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PICS: The global financial crisis summarised in five graphics

Professor Danny Dorling – once described as a “geographer royal” – says these images tell us more than we might have known.

A WORLD-RENOWNED GEOGRAPHER and ‘social mapper’ is coming to Dublin next week to speak about the impact of the financial crisis on the housing market – and its impact on social justice.

Danny Dorling is Professor of Human Geography at the University of Sheffield, and the incoming Halford Mackinder Professor of Geography at Oxford University – but is known worldwide for his work in trying to distil complex social phenomena into digestible graphical formats.

His work in 2007, trying to define the exact boundary of Britain’s north-south social divide, earned him the moniker of “geographer royal by appointment to the Left” – while he won international attention for his 2010 study showing how London was the most socially divided city on Earth.

This week he’s in Ireland for a talk at the Royal Irish Academy on how the financial crisis has impacted on our fears of moving up in the world – crunching the numbers to come up with graphical ways of explaining how the crisis has impacted on nations, regions and homes.

His talk hopes to arrive at some conclusions on what we can learn from this crisis, and crises of the past, so that future generations don’t sleepwalk into the same crisis.

In advance of his talk, Danny shared with us five images which he feels summarise the impact of the crisis, and offers some commentary on each.

Professor Dorling says:

This is a graph that shows house price trends over the last 30 years in the UK - you can see the speed of increase and decrease very clearly, the 1992 price decline is clearly visible, as is the most recent boom. The dotted line is my analysis of the trend, and it suggests that housing prices in the UK could still be on the way down. Some people might say that you begin to see some increase in 2008, but it's generally accepted that housing in the UK is overvalued, and I think that the current downward trend isn't finished.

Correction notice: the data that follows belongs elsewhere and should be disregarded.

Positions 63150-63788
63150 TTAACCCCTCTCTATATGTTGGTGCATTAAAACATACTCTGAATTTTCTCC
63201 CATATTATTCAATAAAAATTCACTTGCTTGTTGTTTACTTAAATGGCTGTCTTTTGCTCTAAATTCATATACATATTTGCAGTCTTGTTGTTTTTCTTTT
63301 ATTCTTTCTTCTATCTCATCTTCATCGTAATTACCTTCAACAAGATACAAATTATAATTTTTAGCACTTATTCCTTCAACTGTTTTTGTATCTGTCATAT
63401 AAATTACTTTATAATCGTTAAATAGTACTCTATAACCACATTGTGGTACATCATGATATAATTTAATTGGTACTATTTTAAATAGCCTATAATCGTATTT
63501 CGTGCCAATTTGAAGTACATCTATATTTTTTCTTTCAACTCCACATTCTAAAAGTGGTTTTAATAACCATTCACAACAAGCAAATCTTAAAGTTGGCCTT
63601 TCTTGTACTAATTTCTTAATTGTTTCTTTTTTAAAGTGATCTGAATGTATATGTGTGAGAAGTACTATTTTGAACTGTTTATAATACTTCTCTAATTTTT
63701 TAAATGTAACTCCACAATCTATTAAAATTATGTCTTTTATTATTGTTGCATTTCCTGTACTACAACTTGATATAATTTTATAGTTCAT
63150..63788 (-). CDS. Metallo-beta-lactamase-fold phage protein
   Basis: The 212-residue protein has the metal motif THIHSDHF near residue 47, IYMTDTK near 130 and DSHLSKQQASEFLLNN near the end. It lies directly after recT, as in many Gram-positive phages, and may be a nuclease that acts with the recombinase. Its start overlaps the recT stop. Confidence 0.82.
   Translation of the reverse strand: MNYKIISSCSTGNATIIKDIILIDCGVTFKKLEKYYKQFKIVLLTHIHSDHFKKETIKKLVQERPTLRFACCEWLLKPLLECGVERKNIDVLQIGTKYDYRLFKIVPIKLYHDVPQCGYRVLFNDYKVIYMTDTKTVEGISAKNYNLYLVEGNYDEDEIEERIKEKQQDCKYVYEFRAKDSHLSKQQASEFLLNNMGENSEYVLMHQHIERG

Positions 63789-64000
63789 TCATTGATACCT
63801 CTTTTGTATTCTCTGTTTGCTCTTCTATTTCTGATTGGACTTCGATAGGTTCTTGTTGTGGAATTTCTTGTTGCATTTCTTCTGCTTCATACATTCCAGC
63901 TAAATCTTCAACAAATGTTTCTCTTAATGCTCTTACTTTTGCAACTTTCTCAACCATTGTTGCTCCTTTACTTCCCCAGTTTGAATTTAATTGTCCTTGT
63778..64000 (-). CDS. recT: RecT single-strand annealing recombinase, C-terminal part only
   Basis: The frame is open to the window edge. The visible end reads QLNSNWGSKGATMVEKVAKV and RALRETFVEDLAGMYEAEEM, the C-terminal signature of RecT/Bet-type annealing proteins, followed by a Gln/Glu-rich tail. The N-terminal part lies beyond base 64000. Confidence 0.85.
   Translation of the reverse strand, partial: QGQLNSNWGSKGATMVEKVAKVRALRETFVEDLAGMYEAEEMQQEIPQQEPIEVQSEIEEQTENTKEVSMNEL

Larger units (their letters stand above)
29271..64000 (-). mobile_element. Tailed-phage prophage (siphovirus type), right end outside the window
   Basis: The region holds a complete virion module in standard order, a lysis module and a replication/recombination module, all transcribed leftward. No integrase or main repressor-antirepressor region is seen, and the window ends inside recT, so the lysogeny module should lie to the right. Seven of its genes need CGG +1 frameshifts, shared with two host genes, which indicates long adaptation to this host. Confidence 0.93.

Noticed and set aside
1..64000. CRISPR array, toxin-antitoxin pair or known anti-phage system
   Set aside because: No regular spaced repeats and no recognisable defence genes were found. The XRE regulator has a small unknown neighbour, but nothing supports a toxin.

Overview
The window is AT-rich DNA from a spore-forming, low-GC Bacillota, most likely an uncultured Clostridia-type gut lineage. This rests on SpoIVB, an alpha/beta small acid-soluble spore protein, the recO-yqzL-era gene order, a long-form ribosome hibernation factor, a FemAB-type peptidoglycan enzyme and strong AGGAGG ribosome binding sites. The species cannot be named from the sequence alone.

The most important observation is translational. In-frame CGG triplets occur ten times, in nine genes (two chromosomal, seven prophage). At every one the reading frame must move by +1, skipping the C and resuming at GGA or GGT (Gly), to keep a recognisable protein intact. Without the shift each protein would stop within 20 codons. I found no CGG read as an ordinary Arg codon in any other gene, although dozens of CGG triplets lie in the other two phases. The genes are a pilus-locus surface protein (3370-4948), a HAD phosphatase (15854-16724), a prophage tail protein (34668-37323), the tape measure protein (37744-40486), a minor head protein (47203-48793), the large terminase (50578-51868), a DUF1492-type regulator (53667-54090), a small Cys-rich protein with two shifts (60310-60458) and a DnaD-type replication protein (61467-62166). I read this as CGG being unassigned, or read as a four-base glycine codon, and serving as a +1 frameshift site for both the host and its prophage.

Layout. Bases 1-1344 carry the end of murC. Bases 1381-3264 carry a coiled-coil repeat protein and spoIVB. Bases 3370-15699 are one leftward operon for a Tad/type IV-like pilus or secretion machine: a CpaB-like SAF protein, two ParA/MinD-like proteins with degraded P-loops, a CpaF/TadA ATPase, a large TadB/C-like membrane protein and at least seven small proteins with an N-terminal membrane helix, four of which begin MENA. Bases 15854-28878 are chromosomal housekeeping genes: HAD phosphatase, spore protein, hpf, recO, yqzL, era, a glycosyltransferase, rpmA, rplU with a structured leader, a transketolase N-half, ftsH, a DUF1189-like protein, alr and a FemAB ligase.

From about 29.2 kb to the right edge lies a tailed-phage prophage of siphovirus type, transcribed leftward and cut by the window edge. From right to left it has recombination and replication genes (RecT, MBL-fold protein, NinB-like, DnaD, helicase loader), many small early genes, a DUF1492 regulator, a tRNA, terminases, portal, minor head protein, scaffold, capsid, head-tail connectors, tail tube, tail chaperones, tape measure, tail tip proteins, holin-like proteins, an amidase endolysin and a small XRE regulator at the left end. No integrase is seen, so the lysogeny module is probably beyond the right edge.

Professor Dorling says:

Figure 14 shows that worldwide we are at a possible peak year in skyscraper building, and Figure 15 shows that the peak year for tall buildings being built in New York was 5 years after the 1929 crash.

Because of the length of time that it takes to build a skyscraper, their construction straddles the boom and bust periods - a construction on a skyscraper might begin in the boom time, but as we can see from the 1929 example, construction peaked just afterwards in the early 30's. While 1929 and the present day situation are quite different, it still doesn't look good.

Professor Dorling says:

Figure 18 shows mortgage lending falling even further in the States (as it did in the UK in February). The dotted line is people borrowing on their Credit Cards. It shows how unusual the current crisis is, it's happening in the UK also.

Professor Dorling says:

This shows repossessions and foreclosures in the USA - the most recent data I can get. This crisis is not localised to Ireland, it's global and spreading.

Ireland might have been affected sooner than most of the world, but it is also ahead in thinking out of necessity. While the UK media aren't covering the Irish crisis to any great extent, the UK government are extremely afraid of the Irish example, and are spending huge amounts of money to try and avoid a similar situation.

Essentially things are very shaky in the UK and USA as well as much of the rest of Europe that is better known about (including Ireland).

Tickets for Danny Dorling's talk at the Royal Irish Academy are free, but limited. More information at the Royal Irish Academy website.

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Gavan Reilly

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